A: Being a muralist is one of my primary incomes! However, a lot of jobs are my primary income. I like to mix it up and add some variety so that I do not get burnt out on just one thing. I have worked at many different Restaurants and Bars, as a Activities Coordinator to people with Art and dementia, as a pedal-powered smoothie bicycle coach for an Oakland Rock the Bike company, a couple summers as a Marine Biologist Instructor on Catalina Island, a sailor, and Cook in two different boats in Patagonia, and a leasing consultant for different companies. Currently, I am a tricycle operator on a Rickshaw or Pedicab on the Embarcadero of San Francisco hauling tourists around. Additionally, I sell my work on canvas as well as murals. I want life to be exciting where I get to experience and learn new things all the time. It encourages new interactions with people and increases my creativity!
Question: What is your next vision? What’s the future look like to you?
A: I see spending more time in Nature on my horizon. Being in Gates and Mill City, Oregon definitely sparked my interest to stay out of the city and into the magic of the woods. I do not have any exact plans at the moment, but my dreams most definitely include a Mural Bicycle Tour in a different country. Right now, I am looking at Brazil potentially with other women. I want to create murals with a local woman and do more community-centered participation within my mural-making process. Additionally, I have some murals brewing in Portland and Seattle for this Spring so stay tuned!
The instigator behind this mural project was Sam Drevo, Director and co-owner of eNRG. In addition to being a world champion whitewater kayaker and expert paddle instructor in multiple disciplines, Sam is a professional photographer and film producer. When asked what motivated him to commission a muralist he answered “I love public art. I’ve been involved with a bunch of art projects for years”. Sam has worked with Oregon non-profit We Love Clean Rivers (WLCR) for over 15 years. For their 10-year anniversary WLCR got a $12k grant to place a sculpture in a park associated with their efforts. Additionally, they’ve consistently advocated for, and supported the “Ripple Art Show”. This is a show that utilizes the junk and debris from the clean ups by recycling the “river garbage” into art pieces. For Sam, both eNRG and WLCR has inspired him to embrace art. Therefore, when the mayor insisted that eNRG’s storage container be painted he naturally chose to paint it with a mural. Molly, the muralist, strategically painted using “the magic hour” and the “horizon line” (the point of no return in whitewater kayaking) as inspiration.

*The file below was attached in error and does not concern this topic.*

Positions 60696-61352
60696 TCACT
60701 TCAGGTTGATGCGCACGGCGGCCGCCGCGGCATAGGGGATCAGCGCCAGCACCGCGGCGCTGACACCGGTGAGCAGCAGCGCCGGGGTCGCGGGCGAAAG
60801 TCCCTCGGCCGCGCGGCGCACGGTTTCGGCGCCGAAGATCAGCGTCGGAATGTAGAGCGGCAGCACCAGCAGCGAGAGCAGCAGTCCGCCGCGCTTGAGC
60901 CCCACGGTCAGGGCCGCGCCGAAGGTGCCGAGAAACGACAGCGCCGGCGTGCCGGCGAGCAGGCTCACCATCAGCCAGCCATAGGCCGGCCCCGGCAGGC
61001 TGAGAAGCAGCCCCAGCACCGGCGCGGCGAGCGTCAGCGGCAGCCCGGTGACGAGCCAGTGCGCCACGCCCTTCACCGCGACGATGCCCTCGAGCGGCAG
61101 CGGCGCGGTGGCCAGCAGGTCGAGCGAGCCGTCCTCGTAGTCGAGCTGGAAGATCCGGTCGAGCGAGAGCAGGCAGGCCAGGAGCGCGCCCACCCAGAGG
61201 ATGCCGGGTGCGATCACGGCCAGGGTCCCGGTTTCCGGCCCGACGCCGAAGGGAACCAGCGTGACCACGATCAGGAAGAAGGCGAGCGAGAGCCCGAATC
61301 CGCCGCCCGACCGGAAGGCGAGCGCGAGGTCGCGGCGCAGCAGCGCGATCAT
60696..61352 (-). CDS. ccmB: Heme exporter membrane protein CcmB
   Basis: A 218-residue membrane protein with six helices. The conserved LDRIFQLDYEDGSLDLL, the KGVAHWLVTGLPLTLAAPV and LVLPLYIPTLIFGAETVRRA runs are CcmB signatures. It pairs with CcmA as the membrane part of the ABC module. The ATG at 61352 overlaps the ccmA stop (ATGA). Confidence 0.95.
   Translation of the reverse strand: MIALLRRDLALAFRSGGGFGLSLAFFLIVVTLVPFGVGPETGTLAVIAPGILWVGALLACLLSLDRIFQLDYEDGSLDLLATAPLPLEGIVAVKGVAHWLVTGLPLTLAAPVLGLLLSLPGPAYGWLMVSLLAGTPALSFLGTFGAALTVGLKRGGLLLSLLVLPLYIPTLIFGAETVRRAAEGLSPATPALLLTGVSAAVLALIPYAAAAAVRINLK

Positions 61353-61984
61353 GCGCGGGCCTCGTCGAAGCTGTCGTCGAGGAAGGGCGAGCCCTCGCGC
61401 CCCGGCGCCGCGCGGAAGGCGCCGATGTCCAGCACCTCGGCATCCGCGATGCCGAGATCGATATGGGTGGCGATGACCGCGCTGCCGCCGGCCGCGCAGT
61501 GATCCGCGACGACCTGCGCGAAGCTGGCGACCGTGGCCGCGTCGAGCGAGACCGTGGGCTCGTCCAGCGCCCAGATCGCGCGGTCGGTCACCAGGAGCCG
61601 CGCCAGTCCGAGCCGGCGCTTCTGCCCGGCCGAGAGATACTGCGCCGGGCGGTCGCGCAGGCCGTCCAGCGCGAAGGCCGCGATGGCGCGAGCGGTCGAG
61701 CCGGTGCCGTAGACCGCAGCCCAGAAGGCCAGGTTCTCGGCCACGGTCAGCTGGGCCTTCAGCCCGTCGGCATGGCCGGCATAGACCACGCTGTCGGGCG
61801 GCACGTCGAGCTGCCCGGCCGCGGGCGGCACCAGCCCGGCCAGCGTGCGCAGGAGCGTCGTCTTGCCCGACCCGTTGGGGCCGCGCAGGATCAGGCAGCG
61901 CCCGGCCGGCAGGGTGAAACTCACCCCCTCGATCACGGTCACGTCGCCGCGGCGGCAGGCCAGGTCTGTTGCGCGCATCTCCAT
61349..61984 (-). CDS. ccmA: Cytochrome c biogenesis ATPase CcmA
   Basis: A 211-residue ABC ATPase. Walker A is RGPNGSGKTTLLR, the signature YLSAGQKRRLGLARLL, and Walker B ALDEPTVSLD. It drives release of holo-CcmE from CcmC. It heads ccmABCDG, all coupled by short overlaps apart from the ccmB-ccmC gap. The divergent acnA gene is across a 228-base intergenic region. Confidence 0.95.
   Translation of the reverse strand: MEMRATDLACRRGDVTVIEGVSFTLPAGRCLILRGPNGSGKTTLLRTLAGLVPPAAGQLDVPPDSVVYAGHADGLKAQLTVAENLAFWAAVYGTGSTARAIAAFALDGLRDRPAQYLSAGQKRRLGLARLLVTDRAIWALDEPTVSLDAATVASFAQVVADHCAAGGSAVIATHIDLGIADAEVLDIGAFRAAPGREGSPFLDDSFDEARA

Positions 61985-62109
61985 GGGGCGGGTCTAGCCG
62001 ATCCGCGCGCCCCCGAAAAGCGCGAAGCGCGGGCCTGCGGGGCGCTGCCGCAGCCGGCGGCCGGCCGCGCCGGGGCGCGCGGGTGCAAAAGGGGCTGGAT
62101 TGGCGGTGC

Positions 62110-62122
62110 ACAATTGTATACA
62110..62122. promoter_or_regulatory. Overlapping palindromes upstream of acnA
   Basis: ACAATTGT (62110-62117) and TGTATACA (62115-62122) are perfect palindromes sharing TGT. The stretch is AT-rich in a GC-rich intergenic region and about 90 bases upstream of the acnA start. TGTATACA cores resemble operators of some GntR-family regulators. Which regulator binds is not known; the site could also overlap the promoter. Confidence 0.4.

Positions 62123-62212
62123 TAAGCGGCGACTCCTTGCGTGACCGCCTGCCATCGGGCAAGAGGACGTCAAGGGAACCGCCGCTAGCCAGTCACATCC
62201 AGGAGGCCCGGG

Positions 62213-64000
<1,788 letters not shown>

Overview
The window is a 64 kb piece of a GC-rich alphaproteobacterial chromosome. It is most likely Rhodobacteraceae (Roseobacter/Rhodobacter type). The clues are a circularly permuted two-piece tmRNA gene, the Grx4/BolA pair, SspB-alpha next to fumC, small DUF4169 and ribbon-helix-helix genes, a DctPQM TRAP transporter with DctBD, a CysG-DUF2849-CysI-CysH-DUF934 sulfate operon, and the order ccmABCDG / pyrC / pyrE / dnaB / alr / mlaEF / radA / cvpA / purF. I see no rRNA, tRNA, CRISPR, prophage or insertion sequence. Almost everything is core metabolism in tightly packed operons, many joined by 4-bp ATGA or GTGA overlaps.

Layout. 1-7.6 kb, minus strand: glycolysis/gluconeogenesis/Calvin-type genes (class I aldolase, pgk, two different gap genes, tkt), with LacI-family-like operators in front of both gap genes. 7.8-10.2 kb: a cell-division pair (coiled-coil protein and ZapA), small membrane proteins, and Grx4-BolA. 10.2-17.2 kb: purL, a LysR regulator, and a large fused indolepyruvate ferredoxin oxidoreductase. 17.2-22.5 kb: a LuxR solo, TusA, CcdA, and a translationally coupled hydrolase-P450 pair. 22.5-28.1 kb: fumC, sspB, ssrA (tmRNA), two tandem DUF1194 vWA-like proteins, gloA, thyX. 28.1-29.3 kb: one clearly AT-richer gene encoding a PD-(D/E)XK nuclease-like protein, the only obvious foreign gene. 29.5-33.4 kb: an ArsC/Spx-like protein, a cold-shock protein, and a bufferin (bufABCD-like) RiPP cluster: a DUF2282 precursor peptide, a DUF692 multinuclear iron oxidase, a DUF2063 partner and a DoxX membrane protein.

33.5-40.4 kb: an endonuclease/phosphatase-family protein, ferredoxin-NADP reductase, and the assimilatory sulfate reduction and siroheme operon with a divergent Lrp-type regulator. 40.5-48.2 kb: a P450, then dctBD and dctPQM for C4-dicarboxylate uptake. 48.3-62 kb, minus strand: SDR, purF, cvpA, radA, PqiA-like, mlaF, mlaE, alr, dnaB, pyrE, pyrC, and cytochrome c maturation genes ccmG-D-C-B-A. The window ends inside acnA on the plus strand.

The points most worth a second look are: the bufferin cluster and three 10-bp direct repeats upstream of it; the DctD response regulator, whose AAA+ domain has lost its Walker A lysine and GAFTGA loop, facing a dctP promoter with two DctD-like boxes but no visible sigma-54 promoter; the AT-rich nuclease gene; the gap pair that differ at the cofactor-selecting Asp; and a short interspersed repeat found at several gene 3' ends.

David Childers, manager at our whitewater location watched the process from start to finish. He explained he loved watching the process as it got painted and was simply proud to look at it. He tells us that community members really like it—the feedback has all been positive. David feels it’s unique to the area and hopes it can serve as inspiration to create more art in the Sanitam Canyon.
It’s a beautiful piece of art. Check it out yourself, and be sure to stop in and say hello to our eNRG staff in Mill City while there.